Americans divided on government’s role in space exploration
From the moon landings to Star Wars, Americans have long had a fascination with space and affection for NASA, but today’s public is divided on what role their government should play in future space exploration.
Among 13 areas asked about in Pew Research Center’s recent report on views of government, nearly half of U.S. adults (48%) say the federal government should play a minor or no role in advancing space exploration. This includes 39% who say government should have only a minor role and 9% who think it should have no role at all.
On the other hand, 47% of U.S. adults say the federal government should have a major role in advancing space exploration, making it the only area measured that does not have majority support for major government involvement. This stands in contrast to other issues such as curtailing terrorism, responding to natural disasters and ensuring food and medicine safety, for which a vast majority of Americans think government should be heavily involved.
These findings come at a time when there is increased privatization of routine space missions. Amazon founder Jeff Bezos’ company recently launched and landed a reusable rocket back to Earth for the first time, a feat that fellow billionaire Elon Musk is also attempting. (Beyond rockets, companies are also vying to make commercial space travel a reality for ordinary people.)
Unlike other areas where public opinion varies greatly by political leanings, there is little partisan difference on whether the federal government should play a major role in space exploration and only a modest partisan gap in how Americans evaluate the government’s performance in this area.
Overall, 51% of U.S. adults believe the federal government is doing a very or somewhat good job in advancing space exploration, while 36% say the government is doing a very or somewhat bad job. Democrats and those who lean to the Democratic Party are somewhat more likely than Republicans and Republican leaners to give the government positive ratings on advancing space exploration (58% vs. 45%).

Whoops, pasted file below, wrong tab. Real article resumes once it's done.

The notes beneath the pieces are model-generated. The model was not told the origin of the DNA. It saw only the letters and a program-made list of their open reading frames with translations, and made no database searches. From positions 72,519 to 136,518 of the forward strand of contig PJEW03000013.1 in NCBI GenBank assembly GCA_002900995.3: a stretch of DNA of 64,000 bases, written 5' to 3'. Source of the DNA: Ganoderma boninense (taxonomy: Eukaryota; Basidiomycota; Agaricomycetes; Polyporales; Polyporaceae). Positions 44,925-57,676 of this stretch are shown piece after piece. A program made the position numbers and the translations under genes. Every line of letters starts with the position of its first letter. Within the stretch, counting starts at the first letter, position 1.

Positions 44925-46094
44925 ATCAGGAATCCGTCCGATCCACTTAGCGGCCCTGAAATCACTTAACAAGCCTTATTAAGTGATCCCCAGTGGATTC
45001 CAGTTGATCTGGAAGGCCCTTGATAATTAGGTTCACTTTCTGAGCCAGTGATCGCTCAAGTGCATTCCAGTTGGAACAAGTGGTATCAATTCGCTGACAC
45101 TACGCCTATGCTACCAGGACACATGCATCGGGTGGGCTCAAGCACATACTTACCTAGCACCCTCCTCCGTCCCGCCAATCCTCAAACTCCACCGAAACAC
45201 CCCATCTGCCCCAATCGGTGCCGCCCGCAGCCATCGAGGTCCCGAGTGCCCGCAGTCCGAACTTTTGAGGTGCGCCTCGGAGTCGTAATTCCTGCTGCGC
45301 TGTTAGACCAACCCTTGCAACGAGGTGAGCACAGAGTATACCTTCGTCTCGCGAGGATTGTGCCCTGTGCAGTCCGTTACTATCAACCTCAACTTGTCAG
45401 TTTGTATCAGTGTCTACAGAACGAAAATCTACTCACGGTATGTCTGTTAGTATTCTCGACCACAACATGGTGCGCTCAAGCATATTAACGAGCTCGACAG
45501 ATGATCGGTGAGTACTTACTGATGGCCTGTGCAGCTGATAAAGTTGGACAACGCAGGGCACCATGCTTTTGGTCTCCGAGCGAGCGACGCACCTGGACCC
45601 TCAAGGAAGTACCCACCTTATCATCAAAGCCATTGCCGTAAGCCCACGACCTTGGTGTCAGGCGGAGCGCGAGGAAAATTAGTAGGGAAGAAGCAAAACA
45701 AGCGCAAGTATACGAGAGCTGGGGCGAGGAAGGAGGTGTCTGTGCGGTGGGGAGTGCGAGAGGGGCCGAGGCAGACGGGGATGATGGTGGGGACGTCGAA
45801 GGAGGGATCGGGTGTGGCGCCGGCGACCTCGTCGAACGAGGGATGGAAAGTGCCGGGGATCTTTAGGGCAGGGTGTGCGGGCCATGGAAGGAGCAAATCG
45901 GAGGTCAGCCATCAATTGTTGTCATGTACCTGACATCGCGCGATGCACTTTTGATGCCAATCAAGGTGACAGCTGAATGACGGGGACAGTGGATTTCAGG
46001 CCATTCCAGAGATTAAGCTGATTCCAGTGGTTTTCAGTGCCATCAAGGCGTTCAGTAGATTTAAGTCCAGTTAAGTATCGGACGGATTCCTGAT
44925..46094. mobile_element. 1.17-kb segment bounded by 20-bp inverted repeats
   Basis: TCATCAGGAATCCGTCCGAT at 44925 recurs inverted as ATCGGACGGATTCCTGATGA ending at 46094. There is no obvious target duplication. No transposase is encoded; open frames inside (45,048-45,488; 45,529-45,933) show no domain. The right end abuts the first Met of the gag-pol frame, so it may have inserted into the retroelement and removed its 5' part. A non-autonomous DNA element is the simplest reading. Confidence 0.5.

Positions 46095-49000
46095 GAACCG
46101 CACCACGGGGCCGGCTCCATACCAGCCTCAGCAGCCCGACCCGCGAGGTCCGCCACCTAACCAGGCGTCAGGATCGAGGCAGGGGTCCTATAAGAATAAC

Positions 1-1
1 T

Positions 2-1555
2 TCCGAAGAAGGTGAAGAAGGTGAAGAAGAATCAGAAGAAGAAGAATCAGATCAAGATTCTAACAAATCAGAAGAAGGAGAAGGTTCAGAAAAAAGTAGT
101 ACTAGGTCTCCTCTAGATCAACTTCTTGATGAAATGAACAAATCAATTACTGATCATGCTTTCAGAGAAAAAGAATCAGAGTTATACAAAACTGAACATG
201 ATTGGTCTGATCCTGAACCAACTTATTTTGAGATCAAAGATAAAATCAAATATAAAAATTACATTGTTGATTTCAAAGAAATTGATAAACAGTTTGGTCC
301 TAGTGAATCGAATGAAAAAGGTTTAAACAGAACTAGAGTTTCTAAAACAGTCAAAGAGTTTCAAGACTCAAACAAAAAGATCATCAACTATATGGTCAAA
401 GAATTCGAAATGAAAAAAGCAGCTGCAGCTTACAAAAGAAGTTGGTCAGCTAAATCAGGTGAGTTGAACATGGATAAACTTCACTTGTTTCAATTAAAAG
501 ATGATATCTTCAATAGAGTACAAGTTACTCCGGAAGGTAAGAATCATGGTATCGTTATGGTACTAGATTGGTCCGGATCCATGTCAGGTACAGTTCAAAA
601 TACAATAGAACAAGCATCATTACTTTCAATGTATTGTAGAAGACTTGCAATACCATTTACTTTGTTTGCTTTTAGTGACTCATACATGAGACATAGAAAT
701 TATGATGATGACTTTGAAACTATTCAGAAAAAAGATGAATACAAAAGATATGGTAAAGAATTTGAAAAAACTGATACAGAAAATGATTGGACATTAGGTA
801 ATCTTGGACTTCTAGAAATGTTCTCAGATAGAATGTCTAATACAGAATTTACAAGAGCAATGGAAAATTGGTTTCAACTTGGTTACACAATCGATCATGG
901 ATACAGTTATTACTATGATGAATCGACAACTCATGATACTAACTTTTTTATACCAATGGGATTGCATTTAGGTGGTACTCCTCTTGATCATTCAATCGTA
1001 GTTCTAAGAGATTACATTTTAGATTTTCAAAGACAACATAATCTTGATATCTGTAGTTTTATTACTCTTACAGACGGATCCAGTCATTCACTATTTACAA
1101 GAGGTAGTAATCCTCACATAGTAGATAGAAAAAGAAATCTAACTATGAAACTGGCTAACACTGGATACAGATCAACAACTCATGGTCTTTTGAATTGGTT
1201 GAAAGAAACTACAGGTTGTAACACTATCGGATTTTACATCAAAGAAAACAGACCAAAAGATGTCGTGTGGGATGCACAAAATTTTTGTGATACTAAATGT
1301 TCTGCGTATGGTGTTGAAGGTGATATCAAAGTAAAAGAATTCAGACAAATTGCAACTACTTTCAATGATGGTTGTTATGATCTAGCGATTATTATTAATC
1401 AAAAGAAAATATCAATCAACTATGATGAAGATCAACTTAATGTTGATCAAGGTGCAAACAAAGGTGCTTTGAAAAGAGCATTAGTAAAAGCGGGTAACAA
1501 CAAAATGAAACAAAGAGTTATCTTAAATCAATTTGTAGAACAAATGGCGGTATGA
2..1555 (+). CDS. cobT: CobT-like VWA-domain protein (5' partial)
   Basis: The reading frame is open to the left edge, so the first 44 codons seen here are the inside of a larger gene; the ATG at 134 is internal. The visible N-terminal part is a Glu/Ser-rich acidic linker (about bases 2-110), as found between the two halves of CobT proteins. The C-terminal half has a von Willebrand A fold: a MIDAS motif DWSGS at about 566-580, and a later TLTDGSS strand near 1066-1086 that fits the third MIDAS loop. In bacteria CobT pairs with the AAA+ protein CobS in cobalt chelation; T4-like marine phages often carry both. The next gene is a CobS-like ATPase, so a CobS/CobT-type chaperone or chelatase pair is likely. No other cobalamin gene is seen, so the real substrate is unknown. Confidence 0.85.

Despite mixed views on government performance and involvement in space exploration, the public is supportive of the National Aeronautics and Space Administration (NASA) and the International Space Station.
NASA is one of the most popular federal agencies — 70% of U.S. adults rate the agency favorably versus 17% who hold an unfavorable view. This popularity has been consistent across several Pew Research Center surveys. In comparison, fewer than half of Americans hold favorable opinions of the Justice Department, the Department of Education, the IRS or Veterans Affairs.
There is also broad support for the International Space Station, according to a 2014 Pew Research Center survey. Nearly two-thirds (64%) of U.S. adults said the space station has been a good investment for the country, while 29% said it was not.
Politics are not a big factor when it comes to views about NASA or the space station. Republicans and Democrats are equally likely to hold favorable views of NASA, while a majority of both parties said the space station has been a good investment for the country. Some 65% of Republicans and Republican leaners thought the country’s investment in the space station has been positive, a similar share (67%) as their Democratic counterparts.
Among NASA’s plans for the future is a mission to send humans to Mars by the 2030s to follow up on what has been learned from robotic explorers. While there has been debate on whether manned space missions are necessary, our 2014 survey found that 59% of Americans thought it was essential to include the use of human astronauts in the future of the U.S. space program.
Monica Anderson is a research associate focusing on internet, science and technology at Pew Research Center.